Discuss the difference between hypercapnic and hypoxemic respiratory failure and list the causes of each.
Describe the indications for mechanical ventilation.
Discuss concerns and approaches to the initiation of mechanical ventilation.
Discuss the criteria used to initially set the mechanical ventilator for patients with normal lungs, and with obstructive and restrictive diseases.
Discuss the ethical considerations related to initiation of mechanical ventilation.
Ventilatory support should be instituted when a patient’s ability to maintain gas exchange has failed to the level that death is imminent if support is not provided. Respiratory failure is categorized as hypercapnic or hypoxemic. Once the decision is made to initiate mechanical ventilation, selection of the initial ventilator settings is based on the patient’s physiologic status and the best available evidence. Whenever mechanical ventilation is considered, the ethical consequences of the decision must also be addressed.
Hypercapnic Versus Hypoxemic Respiratory Failure
Hypoxemic respiratory failure is characterized by a failure to oxygenate. Hypercapnic respiratory failure is a failure of the ventilatory pump (ventilatory muscles). Frequently, respiratory failure is a result of both hypoxemic and hypercapnic failure, and can be classified as compensated or uncompensated.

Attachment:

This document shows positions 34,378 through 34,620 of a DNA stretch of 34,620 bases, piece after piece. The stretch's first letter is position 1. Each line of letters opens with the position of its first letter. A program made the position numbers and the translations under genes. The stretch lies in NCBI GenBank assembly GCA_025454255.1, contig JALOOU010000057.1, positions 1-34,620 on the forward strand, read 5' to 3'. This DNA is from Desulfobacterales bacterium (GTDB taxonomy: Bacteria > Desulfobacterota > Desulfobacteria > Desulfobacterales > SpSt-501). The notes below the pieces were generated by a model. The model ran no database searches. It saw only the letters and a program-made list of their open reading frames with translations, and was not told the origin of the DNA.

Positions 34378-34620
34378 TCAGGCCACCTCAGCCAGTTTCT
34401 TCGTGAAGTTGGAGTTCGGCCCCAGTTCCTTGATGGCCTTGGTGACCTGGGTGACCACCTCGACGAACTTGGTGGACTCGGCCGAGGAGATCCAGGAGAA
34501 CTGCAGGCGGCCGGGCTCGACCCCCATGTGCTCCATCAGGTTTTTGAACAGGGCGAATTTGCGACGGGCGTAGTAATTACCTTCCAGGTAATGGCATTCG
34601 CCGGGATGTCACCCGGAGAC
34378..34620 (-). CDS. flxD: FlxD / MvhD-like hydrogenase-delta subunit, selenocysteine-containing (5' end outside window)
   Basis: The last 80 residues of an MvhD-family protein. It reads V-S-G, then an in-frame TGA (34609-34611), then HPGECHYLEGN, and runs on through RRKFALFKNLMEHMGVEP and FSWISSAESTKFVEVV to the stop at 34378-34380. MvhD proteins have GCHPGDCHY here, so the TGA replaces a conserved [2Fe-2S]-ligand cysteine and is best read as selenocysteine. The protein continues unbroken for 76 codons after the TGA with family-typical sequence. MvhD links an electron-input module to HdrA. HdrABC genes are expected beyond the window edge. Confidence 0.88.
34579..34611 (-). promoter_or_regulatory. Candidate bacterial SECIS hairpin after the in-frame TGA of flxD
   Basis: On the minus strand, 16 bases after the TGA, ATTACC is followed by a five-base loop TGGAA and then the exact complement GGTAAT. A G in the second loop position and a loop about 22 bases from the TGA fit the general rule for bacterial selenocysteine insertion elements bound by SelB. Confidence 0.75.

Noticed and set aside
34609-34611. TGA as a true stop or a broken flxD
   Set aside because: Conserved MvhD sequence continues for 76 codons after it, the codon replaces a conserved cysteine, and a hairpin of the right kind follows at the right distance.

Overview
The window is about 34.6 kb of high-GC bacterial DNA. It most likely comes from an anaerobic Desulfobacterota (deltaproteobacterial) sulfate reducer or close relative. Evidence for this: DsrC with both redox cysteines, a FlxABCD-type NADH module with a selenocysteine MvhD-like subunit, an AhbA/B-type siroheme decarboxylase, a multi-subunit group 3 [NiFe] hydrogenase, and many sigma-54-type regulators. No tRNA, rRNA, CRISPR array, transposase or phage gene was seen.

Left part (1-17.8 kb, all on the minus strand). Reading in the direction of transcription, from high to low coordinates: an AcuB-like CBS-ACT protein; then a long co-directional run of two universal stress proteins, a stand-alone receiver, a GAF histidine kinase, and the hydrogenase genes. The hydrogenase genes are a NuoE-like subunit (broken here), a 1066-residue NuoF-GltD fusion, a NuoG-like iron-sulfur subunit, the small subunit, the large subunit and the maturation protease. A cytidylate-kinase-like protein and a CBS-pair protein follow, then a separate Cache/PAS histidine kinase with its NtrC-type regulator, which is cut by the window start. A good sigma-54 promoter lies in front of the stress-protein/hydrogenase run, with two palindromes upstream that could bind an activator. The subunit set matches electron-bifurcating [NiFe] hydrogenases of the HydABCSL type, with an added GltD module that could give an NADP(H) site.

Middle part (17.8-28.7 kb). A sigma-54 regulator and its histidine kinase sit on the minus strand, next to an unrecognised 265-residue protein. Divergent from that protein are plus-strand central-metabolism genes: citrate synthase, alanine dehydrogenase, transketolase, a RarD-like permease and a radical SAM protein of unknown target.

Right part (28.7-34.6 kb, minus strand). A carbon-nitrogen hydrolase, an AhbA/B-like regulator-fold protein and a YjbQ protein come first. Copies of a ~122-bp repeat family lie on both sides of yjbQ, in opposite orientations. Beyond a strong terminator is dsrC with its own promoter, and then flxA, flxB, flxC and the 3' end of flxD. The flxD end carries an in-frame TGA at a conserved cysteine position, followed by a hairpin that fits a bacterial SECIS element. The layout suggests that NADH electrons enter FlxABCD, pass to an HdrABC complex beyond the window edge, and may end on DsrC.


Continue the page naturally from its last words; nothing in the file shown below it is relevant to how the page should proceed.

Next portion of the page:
Hypercapnic Respiratory Failure
The ventilatory pump comprises the diaphragm and chest wall muscles, as well as their neural control. This is responsible for ensuring adequate alveolar ventilation. Four aspects of the ventilatory pump, either alone or in combination, can result in pump failure: weak muscles, excessive load, impaired neuromuscular transmission/motor neuron disease, or decreased respiratory drive (Table 14-1). Hypercapnic respiratory failure results in an elevated PaCO2.
Table 14-1Causes of Hypercapnic Respiratory Failure |Favorite Table|Download (.pdf) Table 14-1 Causes of Hypercapnic Respiratory Failure
Inadequate ventilatory muscle function
Impaired neural transmission
Spinal cord injury
Motor neuron disease
Excessive ventilatory load
Decreased central ventilatory drive
Pharmacologic agents (sedatives and narcotics)
Idiopathic central alveolar hyperventilation
Severe medullary brainstem injury
Weak respiratory muscles may occur as a result of inherited myopathies and muscular dystrophies, malnutrition, electrolyte imbalance, inadequate peripheral nerve function, or compromised substrate delivery. Chronic pulmonary disease and neuromuscular disease may precipitate pump failure because of a decrease in the force-velocity relationship of the muscle, decreasing maximal muscular contraction. Ventilatory muscle force may also be decreased by the mechanical disadvantage caused by a flattening of the diaphragm as in severe chronic obstructive pulmonary disease or a deformed thoracic cage as in kyphoscoliosis. Patients in the ICU who are mechanically ventilated, especially those paralyzed and ...